Assessing the impact of complex interventions on measurable health outcomes is a growing concern in health care and health policy. Interrupted time series (ITS) designs borrow from traditional case-crossover designs and function as quasi-experimental methodology able to retrospectively analyze the impact of an intervention. Statistical models used to analyze ITS designs primarily focus on continuous-valued outcomes. We propose the “Generalized Robust ITS" (GRITS) model appropriate for outcomes whose underlying distribution belongs to the exponential family of distributions, thereby expanding the available methodology to adequately model binary and count responses. GRITS formally implements a test for the existence of a change point in discrete ITS. The methodology proposed is able to test for the existence of and estimate the change point, borrow information across units in multi-unit settings, and test for differences in the mean function and correlation pre- and post-intervention. The methodology is illustrated by analyzing patient falls from a hospital that implemented and evaluated a new care delivery model in multiple units.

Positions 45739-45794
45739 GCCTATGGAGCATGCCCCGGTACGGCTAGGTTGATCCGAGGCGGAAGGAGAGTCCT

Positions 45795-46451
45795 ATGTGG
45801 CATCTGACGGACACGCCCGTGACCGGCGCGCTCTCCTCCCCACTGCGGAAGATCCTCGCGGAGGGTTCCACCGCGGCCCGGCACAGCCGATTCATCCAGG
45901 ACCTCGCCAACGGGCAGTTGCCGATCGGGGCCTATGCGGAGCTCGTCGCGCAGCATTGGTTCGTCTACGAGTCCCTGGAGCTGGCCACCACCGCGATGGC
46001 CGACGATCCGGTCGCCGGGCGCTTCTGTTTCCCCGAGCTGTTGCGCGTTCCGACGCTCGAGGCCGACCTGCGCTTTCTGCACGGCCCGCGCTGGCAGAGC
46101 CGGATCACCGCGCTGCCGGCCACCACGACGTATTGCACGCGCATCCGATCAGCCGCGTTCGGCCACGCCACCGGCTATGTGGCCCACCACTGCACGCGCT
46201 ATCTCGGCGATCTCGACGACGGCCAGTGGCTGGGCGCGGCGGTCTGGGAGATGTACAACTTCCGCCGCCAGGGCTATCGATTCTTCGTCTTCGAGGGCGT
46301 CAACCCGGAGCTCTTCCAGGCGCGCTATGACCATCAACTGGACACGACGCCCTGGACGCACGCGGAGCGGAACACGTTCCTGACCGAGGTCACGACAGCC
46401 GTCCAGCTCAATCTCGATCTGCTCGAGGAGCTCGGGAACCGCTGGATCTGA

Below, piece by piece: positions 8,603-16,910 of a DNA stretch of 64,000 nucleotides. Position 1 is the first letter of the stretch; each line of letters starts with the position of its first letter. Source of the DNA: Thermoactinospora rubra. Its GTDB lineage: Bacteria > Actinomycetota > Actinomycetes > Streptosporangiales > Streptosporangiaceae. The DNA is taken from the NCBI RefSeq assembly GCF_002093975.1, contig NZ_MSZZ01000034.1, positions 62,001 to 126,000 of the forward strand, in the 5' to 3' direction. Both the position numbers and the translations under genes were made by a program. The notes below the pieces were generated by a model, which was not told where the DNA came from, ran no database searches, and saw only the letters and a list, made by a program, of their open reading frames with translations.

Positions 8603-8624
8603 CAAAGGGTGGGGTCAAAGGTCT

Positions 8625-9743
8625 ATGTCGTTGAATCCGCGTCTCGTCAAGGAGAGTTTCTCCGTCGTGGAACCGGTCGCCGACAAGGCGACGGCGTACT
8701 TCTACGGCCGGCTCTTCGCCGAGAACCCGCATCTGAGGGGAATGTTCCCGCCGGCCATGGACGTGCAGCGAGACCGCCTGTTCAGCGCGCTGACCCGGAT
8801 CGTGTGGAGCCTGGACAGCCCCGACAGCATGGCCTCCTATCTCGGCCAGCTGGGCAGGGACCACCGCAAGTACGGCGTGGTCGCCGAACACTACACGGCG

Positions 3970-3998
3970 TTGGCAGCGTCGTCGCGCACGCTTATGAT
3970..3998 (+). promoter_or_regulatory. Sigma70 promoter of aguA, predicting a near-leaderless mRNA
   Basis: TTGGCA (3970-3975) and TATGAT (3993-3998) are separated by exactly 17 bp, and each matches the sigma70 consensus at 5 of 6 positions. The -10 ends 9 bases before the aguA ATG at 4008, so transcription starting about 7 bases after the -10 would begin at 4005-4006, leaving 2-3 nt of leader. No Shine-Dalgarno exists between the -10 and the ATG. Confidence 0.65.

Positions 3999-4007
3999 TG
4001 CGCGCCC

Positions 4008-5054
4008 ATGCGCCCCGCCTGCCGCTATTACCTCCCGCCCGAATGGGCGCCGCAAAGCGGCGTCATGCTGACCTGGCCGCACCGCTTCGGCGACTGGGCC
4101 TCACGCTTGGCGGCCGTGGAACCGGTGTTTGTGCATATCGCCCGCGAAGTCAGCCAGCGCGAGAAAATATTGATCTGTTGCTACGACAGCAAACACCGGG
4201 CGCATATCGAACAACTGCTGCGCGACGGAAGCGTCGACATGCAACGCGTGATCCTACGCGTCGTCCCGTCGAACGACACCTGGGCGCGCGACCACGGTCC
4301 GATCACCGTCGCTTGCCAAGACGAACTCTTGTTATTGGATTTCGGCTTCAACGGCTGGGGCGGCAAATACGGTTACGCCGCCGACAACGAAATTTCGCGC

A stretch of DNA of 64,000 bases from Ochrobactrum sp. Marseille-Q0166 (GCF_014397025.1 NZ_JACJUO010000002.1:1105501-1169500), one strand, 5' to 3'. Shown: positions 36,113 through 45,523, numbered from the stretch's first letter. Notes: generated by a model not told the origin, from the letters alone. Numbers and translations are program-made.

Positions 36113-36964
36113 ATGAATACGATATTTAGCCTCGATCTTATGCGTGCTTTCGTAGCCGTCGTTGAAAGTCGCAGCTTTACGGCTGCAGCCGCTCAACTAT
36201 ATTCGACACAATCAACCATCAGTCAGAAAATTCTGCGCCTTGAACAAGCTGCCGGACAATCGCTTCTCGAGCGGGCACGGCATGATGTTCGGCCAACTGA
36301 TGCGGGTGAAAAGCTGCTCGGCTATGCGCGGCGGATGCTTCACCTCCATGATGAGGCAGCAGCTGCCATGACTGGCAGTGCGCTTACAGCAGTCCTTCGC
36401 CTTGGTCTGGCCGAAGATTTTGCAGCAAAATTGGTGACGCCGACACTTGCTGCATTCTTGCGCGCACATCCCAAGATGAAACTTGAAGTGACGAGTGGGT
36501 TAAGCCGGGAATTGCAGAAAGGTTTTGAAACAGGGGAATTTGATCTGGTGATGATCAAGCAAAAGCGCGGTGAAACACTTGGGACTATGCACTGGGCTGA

Bibliographical noteKAUST Repository Item: Exported on 2022-06-06
Acknowledgements: University of California Irvine Eugene Cota-Robles Fellowship; National Science Foundation Graduate Research Fellowship Program under Grant No. DGE-1321846; National Science Foundation MMS 1461534 and DMS 1509023 grants; National Institute on Aging of the National Institutes of Health R01AG053555 and P50AG16573; National Institute of Mental Health of the National Institutes of Health MH115697.